Gasland Raises Natural Gas Concerns for Investors

Have You Seen this Documentary on Natural Gas?

Written by Brian Hicks
Posted June 24, 2010

I'm a huge fan of documentaries.

Doesn't matter what it is, either... I'll watch anything from an in-depth biography of eccentric and legendary jazz musician Sun Ra (see Sun Ra: A Joyful Noise) to a fascinating perspective on life in modern China (see Up The Yangtze).

Even my Netflix queue is heavily weighted in documentaries, which tends to drive my wife crazy.

And being in the position I'm in as the managing editor of Green Chip Stocks which boasts a readership of about 150,000 I also have the privilege of being included on early updates of new documentaries in production, specifically “green” docs. 

One that I've actually been aware of for quite some time is called Gasland.

Gasland is a movie that investigates the natural gas drilling boom in the Marcellus Shale region, certainly a topic we can relate to, as we've devoted a decent amount of coverage to the integration of natural gas trucks and buses.


This is a market that will continue to grow by leaps and bounds in the coming years.

That being said, natural gas like all forms of energy is not environmentally benign.

And in Gasland, we get to see some proof of this as director Josh Fox provides a long list of some pretty troubling issues surrounding the production of natural gas.  

Here are just a few that he discusses in the movie:

  • the 80,000 pounds of chemicals that are injected into the earth's crust to frack each well

  • a loophole in the '05 Energy Bill that exempts gas drillers from EPA guidelines like the Clean Water Act

  • fracking fluid calls for two million gallons of water transported by up to 100 water-haulers

We know what all this means for the environment... But what does it mean for Green Chip investors?

Perception versus profits

I've known about this movie for a while now even before it was released.

But to be completely honest, I never thought it would've had such a profound impact on folks that got to see it for the first time this past Monday night, when HBO featured it.

The press surrounding this doc has been amazing. Go ahead and do an Internet search on “Gasland,” and you'll see for yourself just how much coverage this documentary is getting. It's really quite impressive, and it's definitely causing a stir.

In fact over the past two days alone, I've received 28 emails from folks who wanted to know why we would cover natural gas-related stocks if we claim to support clean energy.

It is true that our intention is to focus primarily on green stocks. We've always been strong advocates of solar, geothermal, wind, energy efficiency, mass transit, electric vehicles, and organic food markets...

But admittedly, natural gas has always been a slippery slope for us.

As I said, no form of energy is environmentally benign. Some of us here at Green Chip maintain that natural gas is a cleaner substitute for diesel; it is certainly much cleaner than coal-fired power for utility-scale generation.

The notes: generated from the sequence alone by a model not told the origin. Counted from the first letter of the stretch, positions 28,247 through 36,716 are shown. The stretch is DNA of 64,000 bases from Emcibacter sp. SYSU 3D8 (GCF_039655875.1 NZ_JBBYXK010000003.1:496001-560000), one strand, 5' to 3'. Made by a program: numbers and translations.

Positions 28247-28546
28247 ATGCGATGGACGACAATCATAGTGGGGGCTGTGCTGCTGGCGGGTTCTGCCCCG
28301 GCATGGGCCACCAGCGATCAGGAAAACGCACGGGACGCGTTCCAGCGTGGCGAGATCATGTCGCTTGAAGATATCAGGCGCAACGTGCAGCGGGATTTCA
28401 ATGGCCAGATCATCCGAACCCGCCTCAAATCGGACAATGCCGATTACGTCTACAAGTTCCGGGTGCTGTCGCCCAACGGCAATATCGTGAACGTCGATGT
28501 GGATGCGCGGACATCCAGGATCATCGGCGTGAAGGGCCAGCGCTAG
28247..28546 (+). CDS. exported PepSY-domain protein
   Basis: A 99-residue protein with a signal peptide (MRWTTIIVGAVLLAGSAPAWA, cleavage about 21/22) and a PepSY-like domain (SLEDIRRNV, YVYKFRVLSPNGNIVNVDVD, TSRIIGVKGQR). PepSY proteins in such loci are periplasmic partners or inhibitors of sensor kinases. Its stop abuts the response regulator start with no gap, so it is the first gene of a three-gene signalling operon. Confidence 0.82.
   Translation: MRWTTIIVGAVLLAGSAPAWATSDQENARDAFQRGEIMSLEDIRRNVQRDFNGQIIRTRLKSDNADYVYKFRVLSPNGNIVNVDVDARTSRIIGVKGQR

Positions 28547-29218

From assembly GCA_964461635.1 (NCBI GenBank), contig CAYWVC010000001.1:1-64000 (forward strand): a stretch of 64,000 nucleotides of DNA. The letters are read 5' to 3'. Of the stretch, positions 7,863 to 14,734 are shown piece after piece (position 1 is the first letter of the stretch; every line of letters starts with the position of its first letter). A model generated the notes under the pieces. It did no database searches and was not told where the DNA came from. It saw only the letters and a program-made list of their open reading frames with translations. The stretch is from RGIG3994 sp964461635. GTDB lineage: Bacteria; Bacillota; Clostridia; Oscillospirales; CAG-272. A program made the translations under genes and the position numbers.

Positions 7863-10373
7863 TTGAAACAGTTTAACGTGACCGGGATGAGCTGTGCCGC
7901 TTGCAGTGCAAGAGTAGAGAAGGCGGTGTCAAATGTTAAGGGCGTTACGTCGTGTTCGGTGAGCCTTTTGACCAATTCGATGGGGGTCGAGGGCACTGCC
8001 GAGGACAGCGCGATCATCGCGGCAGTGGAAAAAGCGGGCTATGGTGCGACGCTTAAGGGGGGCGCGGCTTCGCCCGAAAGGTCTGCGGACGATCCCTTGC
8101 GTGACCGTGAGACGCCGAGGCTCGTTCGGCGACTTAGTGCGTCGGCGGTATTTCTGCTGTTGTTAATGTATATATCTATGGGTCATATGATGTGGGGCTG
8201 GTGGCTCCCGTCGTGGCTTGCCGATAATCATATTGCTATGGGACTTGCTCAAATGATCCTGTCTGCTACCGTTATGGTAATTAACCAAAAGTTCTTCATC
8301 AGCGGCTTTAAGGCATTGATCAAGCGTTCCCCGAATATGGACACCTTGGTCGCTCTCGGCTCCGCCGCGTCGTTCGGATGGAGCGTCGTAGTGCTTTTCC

Others believe that there are a number of issues with natural gas that make it impossible to be considered “green” at least when compared to things like solar and wind.

Certainly this is a personal perspective, and it is not our intention to dictate to you what can be considered “green” and what can't.

We're simply here to provide you with the facts and the data you need to help you profit from the transition of our energy economy.

So for those of you who are investing in natural gas or looking to invest in natural gas-related stocks, take a look at what my colleague Nick Hodge had to say about natural gas last weekend:

... right now, when it looks like renewables and oil will be playing political seesaw for some time to come, it means investing in natural gas.

You see, natural gas is on political common ground.

It's fossil fuel that burns cleaner than coal and oil; and it's cheap and abundant right here in the States.

So while other energy technologies are penalized because of political doubletalk and uncertain future, natural gas has established a bottom and started to rally.

Right now, natural gas has the most certain future of any energy source out there not just for electricity generation, but as I've been reporting (see here and here) — for transportation as well.

There will once again be opportunities elsewhere once the spill is stopped, the cleanup is completed, and we start focusing on a clean energy future.

But until then, I'm long on natural gas.

Is there money to be made in natural gas? Of course. And we will leave it up to the discretion of the individual editor as to whether or not he or she will cover natural gas-related stocks.

But if environmental issues do dictate your investment decisions, and you want to see Gasland for yourself, the doc appears throughout the rest of this month and into the next on HBO. It's actually a pretty fascinating movie.

Here's the trailer if you'd like to get an early preview.

And let us know your thoughts...

Is natural gas a "clean" energy solution? 

Is this a sector where you expect to profit? 

Does the natural gas industry need better regulation?

We welcome your comments, but as always, please keep them civil.

To a new way of life, and a new generation of wealth...

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